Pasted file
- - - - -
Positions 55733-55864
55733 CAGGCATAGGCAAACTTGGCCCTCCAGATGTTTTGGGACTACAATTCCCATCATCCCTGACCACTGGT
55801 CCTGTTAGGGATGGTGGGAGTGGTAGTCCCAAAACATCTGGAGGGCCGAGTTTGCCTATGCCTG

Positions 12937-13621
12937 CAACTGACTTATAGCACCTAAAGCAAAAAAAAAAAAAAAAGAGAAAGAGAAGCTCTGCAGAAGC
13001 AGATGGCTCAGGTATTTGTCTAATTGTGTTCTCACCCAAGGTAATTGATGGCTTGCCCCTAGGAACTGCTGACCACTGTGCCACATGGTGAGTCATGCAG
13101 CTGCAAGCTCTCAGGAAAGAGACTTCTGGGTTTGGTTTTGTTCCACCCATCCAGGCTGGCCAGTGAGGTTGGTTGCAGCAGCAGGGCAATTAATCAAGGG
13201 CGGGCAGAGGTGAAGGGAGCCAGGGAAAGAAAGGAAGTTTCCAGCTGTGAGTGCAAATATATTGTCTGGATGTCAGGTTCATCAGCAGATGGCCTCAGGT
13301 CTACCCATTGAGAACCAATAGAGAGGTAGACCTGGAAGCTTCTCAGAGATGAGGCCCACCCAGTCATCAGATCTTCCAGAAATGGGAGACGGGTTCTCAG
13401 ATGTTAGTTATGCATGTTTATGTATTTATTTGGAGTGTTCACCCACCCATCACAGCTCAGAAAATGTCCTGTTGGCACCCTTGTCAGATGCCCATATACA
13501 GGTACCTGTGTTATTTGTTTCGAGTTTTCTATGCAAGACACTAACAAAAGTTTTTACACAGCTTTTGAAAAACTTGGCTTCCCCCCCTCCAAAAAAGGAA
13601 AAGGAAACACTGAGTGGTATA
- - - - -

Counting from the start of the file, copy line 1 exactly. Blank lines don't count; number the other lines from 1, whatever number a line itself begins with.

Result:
Positions 55733-55864